Keep Off the Olympic Grass

Businesses are advised to think carefully before trying to profit from the Olympics as the majority of words and images associated with it are protected trademarks

With 2012 just a year away, it is tempting for businesses to try to profit from the huge public interest in and support of the Olympics by selling T-shirts and other goods with graphics alluding to the Olympics.

Businesses should be aware, however, that anything alluding to the 2012 Olympics is strictly forbidden, even words/graphics that have not been protected as trademarks by the Olympic guardians. The powers given to the guardians are wide ranging and the penalties for selling such goods is huge. Businesses should be aware of what to avoid in the run up to the Olympics.

In order to protect the sponsors’ investment in the Games, and to give them exclusive association with the Games, for which they pay, London Organising Committee of the Olympic Games and Paralympic Games (LOCOG) has been given the job of ensuring that only bona fide sponsors of the Games should produce and sell memorabilia commemorating the Games.

This is to ensure that the funding of British athletes is not put at risk. Special laws have been passed to enable it to do just that.

The Olympic Symbol etc. Protection Act 1995 (OSPA) safeguards the most famous image used by all hosting countries, consisting of five interlocking rings representing the union of the continents and meeting of athletes throughout the world. Another image protected under OSPA is that of the Paralympic symbol – three “agitos” said to represent the passion, inspiration and excitement of the Paralympic Games. In addition to these images, the words ‘Olympic’, ‘Olympian’, ‘Olympiad’, ‘Paralympic’, ‘Paralympian’ and ‘Paralympiad’ are protected by the Act.

Any business using these protected symbols and/or words on merchandise or within advertisements without authorisation are likely to pay heavy penalties such as an injunction to prevent further unauthorised use, being sued for damages, or having to give up their associated profits.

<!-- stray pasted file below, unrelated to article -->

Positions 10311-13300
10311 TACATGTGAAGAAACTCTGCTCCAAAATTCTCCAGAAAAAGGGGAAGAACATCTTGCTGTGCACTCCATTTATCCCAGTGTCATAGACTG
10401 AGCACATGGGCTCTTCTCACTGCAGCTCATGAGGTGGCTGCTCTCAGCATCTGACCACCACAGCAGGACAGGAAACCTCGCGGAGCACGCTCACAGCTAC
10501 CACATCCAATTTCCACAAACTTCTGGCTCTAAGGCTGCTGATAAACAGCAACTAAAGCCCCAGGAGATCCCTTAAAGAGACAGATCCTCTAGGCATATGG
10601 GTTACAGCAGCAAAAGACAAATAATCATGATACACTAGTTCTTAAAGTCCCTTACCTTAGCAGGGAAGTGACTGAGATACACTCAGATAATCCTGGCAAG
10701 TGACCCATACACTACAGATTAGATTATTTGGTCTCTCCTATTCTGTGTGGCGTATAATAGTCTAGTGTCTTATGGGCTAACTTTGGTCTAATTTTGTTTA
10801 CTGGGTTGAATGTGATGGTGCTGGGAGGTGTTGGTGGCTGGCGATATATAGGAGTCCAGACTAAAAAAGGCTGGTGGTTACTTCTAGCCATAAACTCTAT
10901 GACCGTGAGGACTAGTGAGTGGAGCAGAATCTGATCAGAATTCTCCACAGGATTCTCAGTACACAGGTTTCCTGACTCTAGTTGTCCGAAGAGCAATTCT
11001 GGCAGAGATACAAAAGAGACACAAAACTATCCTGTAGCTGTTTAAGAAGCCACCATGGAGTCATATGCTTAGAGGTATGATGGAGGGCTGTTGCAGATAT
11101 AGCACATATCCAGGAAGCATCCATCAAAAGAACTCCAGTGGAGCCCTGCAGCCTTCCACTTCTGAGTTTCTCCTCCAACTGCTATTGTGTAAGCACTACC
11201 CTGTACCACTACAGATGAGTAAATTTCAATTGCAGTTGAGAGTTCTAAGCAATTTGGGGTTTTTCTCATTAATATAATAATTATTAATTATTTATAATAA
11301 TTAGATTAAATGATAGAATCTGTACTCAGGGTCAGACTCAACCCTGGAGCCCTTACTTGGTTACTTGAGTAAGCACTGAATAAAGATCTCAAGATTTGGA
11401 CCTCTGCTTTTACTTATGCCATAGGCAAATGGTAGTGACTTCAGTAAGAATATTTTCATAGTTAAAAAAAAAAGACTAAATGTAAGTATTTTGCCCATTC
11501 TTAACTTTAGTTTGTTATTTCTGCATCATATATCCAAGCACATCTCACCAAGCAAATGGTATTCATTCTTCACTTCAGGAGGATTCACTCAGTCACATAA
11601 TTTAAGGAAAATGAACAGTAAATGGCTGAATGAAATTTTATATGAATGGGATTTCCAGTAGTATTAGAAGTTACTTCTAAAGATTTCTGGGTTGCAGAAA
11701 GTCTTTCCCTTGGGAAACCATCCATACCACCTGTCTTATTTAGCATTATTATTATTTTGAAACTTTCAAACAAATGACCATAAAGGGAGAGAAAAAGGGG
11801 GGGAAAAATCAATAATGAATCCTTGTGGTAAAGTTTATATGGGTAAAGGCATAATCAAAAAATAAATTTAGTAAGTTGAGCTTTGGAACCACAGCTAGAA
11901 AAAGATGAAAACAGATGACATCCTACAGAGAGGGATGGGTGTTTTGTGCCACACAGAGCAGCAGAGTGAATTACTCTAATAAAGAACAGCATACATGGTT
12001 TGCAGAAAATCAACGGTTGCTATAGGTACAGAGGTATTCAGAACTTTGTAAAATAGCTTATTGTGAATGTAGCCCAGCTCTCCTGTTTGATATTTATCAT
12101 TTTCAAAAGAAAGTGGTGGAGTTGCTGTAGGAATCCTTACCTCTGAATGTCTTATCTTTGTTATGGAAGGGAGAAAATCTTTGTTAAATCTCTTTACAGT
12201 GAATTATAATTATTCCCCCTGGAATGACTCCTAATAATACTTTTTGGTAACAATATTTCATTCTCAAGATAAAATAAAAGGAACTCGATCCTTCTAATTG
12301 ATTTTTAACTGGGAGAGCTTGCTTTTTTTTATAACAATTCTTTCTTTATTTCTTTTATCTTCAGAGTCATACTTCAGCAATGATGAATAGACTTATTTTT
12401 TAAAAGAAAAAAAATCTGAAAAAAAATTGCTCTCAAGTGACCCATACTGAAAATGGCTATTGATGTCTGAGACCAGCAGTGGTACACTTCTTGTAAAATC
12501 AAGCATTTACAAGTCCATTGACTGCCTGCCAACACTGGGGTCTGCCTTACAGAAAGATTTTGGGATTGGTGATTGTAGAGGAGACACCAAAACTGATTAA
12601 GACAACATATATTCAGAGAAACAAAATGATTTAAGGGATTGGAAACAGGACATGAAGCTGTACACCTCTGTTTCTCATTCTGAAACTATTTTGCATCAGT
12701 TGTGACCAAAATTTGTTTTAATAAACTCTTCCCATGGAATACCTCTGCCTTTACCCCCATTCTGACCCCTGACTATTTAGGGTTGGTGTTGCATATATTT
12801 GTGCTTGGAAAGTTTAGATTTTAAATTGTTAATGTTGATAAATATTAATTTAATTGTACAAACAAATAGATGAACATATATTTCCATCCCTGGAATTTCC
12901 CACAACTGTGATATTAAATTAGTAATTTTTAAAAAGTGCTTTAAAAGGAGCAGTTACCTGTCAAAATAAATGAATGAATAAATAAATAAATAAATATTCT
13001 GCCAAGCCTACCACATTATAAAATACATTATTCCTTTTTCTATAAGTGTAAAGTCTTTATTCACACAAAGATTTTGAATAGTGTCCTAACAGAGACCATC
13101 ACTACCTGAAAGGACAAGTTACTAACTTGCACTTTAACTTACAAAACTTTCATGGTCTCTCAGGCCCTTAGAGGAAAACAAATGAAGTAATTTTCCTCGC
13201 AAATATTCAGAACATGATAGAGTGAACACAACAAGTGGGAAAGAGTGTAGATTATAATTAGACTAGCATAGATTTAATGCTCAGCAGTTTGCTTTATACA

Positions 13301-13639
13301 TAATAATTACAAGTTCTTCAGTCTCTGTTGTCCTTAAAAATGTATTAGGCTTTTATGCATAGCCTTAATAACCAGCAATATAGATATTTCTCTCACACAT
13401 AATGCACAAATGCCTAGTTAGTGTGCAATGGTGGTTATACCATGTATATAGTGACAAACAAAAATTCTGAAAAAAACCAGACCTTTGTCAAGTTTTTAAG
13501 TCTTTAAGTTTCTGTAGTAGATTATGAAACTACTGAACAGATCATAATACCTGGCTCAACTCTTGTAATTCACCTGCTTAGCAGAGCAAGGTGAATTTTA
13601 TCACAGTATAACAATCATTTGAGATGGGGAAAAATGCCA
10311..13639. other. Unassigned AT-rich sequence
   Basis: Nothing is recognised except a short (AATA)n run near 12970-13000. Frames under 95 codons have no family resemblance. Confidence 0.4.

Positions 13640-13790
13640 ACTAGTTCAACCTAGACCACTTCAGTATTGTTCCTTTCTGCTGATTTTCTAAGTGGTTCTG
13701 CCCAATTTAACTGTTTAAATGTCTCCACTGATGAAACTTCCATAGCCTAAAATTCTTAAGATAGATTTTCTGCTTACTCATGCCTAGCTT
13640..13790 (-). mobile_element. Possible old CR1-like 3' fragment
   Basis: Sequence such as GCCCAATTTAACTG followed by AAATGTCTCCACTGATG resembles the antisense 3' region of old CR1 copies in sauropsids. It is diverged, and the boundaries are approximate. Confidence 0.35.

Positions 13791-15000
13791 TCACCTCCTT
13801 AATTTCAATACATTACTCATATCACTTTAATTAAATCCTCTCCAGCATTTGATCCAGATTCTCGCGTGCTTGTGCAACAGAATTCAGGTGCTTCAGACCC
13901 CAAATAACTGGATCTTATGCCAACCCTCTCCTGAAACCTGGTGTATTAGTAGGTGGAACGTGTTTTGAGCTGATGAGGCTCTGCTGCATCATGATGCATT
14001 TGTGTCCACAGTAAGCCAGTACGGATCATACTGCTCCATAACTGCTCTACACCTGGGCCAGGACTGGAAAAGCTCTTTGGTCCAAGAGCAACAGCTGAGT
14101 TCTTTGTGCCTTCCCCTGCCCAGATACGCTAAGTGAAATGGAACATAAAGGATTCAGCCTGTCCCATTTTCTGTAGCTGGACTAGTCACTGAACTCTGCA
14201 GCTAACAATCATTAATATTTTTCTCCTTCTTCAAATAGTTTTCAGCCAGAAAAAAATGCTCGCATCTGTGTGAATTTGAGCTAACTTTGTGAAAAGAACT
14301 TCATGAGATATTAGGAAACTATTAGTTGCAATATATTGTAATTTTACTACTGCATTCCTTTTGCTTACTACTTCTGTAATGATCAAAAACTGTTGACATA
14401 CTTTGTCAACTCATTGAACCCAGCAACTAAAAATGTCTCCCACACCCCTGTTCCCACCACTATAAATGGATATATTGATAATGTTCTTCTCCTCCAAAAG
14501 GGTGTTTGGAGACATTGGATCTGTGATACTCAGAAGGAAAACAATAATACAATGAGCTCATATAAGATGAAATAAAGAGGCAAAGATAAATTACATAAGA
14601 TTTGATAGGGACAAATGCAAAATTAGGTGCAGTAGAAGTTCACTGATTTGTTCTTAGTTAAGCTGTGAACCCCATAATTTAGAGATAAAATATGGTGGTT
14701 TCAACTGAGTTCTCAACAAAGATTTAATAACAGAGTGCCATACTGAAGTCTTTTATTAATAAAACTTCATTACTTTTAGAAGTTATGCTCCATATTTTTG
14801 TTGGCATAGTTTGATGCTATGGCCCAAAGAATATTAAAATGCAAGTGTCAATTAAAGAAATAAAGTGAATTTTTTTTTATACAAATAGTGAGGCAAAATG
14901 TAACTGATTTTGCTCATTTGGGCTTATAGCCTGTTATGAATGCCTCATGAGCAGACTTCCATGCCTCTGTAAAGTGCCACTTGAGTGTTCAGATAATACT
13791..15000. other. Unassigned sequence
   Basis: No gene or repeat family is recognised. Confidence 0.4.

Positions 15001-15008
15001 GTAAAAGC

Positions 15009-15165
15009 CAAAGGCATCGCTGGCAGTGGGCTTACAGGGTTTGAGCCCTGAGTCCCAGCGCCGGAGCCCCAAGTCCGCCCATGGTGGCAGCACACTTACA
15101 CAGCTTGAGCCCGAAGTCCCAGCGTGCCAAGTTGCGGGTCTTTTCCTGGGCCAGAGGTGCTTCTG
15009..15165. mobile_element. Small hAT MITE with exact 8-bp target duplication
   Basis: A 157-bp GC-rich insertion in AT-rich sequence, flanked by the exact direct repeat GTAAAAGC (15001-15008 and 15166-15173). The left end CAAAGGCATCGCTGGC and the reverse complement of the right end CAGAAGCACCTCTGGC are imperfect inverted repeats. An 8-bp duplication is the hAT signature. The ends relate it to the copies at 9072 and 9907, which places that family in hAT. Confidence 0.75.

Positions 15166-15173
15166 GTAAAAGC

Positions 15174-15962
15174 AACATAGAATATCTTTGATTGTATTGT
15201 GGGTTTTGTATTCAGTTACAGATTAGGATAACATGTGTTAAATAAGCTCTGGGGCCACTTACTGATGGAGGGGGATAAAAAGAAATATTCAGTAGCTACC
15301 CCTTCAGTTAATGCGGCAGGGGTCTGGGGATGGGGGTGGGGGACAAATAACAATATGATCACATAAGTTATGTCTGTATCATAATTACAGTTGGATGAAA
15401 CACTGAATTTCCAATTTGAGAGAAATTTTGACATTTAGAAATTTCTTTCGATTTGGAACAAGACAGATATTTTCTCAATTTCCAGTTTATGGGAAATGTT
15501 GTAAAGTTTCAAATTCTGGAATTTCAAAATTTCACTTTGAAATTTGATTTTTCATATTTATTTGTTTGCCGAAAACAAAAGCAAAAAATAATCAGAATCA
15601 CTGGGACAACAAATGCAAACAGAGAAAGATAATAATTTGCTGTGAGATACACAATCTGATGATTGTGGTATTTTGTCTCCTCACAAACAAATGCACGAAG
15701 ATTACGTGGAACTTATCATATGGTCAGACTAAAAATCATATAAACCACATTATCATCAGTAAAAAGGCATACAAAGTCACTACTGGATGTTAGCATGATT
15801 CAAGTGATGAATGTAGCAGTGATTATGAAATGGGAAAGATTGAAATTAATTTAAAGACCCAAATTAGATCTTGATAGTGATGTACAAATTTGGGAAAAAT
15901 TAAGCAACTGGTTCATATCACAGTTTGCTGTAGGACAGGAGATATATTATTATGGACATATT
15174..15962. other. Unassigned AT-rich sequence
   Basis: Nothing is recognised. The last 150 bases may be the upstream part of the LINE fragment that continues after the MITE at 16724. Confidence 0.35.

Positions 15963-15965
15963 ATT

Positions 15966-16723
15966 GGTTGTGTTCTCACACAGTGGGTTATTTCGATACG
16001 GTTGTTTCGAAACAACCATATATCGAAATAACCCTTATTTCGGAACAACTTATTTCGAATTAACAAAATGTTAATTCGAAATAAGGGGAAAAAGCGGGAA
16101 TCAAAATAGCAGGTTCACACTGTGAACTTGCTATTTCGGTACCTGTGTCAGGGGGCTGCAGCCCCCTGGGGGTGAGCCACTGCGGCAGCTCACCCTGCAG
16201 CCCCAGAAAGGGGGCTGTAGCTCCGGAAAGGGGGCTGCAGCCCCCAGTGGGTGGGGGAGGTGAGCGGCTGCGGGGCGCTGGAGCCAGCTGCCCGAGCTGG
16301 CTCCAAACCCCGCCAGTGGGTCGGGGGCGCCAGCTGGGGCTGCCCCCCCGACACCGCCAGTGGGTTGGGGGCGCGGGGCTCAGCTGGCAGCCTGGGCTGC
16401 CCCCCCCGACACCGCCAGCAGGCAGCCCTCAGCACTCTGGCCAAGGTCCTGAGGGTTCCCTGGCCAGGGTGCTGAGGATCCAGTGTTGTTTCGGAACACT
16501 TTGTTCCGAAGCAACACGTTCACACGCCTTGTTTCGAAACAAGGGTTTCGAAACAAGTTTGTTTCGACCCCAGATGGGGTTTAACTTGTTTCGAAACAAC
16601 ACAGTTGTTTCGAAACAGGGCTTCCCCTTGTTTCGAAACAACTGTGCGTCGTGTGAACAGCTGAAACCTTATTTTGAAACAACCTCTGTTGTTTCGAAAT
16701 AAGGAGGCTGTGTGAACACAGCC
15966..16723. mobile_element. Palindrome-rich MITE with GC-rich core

In addition to the images protected by OSPA a number of marks are protected trademarks and/or designs. These are known as the “Protected Games Marks”. These include the various London 2012 logos.

Use of these marks is strictly forbidden in any colour combination for anybody other than sponsors, official broadcasters, official merchandise licensees and licensed non-commercial partners.

As well as the above, the London Olympic Games and Paralympic Games Act 2006 grants LOCOG the London Olympics Association Right (LOAR). This allows LOCOG to prevent people, without its authority, from creating an association between a business, goods or services, and the London 2012 Olympic Games and/or Paralympic Games.

This means that any words or images alluding to the games are strictly forbidden on goods or within advertisements – and not necessarily just those protected as trademarks or under OSPA. For example this would mean that it is strictly forbidden for a business to sell merchandise that alludes to the Games by showing the Olympic rings, people running with torches, the year 2012, or the words ‘London 2012’.

It is worth seeking advice before contemplating manufacturing or selling goods containing any word or graphic that could allude to the Olympic Games. Don’t take a chance: contact the professionals for sound advice before launching a product or advertising your business.

Written by Debra Hiddleston

Debra Hiddleston (pictured) is a Trademark Lawyer at ip21, based in London and Norwich and prides itself on providing clear and commercially relevant advice of the highest quality. Its aim is to ensure its clients make well-informed, strategic decisions so the client can achieve its main goal of developing a franchise operation to its full potential.